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EP200 Impact of local anesthetics on bone sarcoma: an in vitro study
  1. Konstantin Prosenz1,
  2. Sarah Morice2,
  3. José Aguirre1,
  4. Didier Surdez2,
  5. Gina Votta-Velis3 and
  6. Alain Borgeat4
  1. 1Anesthesiology, City Hospital Zurich, Zurich, Switzerland
  2. 2Balgrist Campus, Balgrist University Hospital, Zurich, Switzerland
  3. 3Anesthesiology, UIC Chicago, Chicago, USA
  4. 4Anesthesiology, Campus University Zurich, Zürich, Switzerland


Application for ESRA Abstract Prizes: I apply as an Anesthesiologist (Aged 35 years old or less)

Background and Aims Retrospective and clinical studies on patient undergoing cancer surgery suggested the perioperative use of local anesthetic drugs might improve the outcome. Previous publications indicated that lidocaine reduced cancer metastasis by inhibiting the tyrosine kinase enzyme Src. However, there is no data investigating the impact of lidocaine in non-epithelial cancer cells. The aim of this investigation was to explore in vitro the impact of lidocaine on cancer of mesenchymal origin. For this purpose, osteosarcoma and Ewing sarcoma cell lines were used.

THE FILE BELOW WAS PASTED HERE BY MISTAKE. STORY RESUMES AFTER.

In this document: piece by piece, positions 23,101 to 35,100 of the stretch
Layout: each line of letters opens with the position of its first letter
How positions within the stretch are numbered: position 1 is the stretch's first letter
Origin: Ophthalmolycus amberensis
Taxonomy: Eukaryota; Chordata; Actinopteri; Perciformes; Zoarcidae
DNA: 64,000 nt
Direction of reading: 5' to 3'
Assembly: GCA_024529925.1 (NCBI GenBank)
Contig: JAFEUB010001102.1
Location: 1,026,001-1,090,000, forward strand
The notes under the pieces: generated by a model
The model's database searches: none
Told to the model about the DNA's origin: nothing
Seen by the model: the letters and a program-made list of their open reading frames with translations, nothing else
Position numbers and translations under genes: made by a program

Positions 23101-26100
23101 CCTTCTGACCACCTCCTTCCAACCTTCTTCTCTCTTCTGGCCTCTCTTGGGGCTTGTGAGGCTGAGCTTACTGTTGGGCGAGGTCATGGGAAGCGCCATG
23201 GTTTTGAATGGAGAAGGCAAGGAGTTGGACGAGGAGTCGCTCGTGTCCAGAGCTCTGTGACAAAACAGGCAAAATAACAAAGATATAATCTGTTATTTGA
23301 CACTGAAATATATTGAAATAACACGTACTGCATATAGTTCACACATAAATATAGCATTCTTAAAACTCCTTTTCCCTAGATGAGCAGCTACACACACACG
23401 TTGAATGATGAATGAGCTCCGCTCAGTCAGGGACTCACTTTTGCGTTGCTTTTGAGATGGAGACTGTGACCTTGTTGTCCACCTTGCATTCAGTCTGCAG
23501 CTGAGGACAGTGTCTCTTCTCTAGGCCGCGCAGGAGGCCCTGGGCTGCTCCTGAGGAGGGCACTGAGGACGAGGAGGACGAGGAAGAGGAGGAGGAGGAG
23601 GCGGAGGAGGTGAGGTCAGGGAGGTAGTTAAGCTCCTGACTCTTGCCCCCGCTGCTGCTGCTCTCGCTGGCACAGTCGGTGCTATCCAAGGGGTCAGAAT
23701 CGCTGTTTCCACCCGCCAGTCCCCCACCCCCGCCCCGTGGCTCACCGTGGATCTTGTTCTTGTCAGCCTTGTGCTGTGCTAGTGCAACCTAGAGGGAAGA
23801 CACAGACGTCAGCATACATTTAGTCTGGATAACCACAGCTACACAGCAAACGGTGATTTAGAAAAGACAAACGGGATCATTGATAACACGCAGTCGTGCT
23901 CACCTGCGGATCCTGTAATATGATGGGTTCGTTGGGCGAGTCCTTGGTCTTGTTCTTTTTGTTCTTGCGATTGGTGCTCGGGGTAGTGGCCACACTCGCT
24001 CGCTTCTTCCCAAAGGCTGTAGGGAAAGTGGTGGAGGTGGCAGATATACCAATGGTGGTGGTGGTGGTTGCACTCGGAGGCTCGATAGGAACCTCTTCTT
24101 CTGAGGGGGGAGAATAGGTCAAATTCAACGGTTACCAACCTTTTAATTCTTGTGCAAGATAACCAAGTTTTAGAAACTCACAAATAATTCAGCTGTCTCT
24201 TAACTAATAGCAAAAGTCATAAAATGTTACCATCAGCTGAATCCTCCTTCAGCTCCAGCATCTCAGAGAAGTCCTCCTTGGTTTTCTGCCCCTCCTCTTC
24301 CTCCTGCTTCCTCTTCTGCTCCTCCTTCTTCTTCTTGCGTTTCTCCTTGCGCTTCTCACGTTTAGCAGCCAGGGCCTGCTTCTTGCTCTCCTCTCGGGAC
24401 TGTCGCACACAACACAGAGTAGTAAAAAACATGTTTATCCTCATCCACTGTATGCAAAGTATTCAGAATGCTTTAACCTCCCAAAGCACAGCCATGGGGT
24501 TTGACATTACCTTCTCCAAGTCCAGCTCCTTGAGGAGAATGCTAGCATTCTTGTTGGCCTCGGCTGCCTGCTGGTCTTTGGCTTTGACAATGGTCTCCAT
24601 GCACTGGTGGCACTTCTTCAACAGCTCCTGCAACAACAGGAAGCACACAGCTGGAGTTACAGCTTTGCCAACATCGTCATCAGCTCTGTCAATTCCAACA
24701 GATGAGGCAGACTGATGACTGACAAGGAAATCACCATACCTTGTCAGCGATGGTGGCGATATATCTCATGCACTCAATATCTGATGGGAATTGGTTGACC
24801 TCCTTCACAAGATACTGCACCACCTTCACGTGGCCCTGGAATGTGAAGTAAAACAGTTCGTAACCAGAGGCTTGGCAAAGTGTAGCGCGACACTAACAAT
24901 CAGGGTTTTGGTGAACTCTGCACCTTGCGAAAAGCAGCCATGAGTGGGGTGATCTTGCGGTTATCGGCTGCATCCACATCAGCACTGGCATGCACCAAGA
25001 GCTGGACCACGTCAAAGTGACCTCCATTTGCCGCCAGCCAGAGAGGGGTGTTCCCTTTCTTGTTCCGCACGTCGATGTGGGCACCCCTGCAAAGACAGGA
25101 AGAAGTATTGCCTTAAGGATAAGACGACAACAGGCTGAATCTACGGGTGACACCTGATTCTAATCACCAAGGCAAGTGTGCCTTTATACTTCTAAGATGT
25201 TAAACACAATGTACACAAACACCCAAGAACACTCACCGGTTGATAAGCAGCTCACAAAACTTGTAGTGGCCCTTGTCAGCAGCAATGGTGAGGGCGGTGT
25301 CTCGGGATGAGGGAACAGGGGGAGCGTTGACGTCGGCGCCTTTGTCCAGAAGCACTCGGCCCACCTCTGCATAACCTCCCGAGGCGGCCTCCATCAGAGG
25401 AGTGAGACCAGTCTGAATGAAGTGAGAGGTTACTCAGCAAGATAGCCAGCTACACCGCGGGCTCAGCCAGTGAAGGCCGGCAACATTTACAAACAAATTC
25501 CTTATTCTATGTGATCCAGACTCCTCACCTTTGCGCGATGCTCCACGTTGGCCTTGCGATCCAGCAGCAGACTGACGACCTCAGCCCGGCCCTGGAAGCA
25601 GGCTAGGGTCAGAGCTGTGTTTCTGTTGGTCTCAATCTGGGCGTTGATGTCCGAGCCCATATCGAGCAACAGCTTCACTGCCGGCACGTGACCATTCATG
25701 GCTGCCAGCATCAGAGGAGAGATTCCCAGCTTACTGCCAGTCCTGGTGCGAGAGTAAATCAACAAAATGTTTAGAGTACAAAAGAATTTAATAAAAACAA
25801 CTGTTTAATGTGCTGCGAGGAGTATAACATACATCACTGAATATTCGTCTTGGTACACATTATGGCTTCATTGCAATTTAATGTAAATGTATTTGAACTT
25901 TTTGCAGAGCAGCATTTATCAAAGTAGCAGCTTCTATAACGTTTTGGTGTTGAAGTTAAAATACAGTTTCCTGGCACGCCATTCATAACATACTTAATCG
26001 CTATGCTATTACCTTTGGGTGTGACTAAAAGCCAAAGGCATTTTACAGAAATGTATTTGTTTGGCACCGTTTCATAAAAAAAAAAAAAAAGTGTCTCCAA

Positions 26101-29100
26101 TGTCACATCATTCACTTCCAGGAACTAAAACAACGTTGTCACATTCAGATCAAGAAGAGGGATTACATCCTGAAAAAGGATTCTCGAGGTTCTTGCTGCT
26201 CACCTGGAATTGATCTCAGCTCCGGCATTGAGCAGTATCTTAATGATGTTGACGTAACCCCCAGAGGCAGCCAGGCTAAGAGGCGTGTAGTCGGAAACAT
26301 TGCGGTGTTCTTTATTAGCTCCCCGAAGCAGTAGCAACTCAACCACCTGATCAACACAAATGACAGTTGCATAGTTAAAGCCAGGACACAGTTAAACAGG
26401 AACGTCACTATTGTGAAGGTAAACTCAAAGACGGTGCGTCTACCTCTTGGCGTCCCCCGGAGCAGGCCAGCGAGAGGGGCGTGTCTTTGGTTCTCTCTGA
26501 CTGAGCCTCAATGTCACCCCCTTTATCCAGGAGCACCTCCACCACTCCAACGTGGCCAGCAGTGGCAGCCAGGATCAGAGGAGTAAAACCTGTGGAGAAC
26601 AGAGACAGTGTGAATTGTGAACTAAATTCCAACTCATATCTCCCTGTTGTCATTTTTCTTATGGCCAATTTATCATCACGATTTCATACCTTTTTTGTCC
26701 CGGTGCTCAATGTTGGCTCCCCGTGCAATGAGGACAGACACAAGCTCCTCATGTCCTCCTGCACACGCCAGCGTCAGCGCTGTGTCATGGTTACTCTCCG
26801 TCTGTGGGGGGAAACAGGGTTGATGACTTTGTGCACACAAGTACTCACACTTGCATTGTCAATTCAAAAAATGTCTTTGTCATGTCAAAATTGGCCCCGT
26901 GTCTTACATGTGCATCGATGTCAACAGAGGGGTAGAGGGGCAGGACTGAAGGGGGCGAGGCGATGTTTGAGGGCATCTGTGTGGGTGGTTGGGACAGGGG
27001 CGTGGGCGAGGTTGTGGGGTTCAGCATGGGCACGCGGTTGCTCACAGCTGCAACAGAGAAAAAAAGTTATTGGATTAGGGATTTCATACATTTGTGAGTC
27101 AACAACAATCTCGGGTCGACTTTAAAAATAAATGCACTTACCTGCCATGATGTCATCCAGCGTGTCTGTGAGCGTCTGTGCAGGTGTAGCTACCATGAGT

Methods Adhesion assays were performed by treating the cells for 48h compared to verteporfin in 6 well plates. Migration was assessed by the Boyden chamber migration during 48h. DMSO was used as control. Wound healing assays was performed during 48h and assessed with the MRI wound healing tool in Image J in cells being treated either with or without TNF-α. Src activity was evaluated by western blotting.

Results Adhesion (figure 1), migration (figure 2) and wound healing (figure 3) were not influenced by the presence of lidocaine with or without stimulation with TNF- α. The addition of methylnaltrexone did not modify the results. Src activity was similar to the control and not increased by the addition of TNF- α.

Abstract EP200 Figure 1


Abstract EP200 Figure 2


Abstract EP200 Figure 3

Wound healing

Conclusions Contrary to what has been found with cancer originating from epithelial cells, lidocaine does not prevent adhesion and migration of osteosarcoma and Ewing sarcoma cells from mesenchymal origin. Further investigations, including Src pathway activation, would be required to identify mechanistic differences between cells of epithelial or mesenchymal origin towards anti-metastatic properties of local anesthetics.

  • Cancer metastasis
  • lidocaine
  • mesenchymal cells

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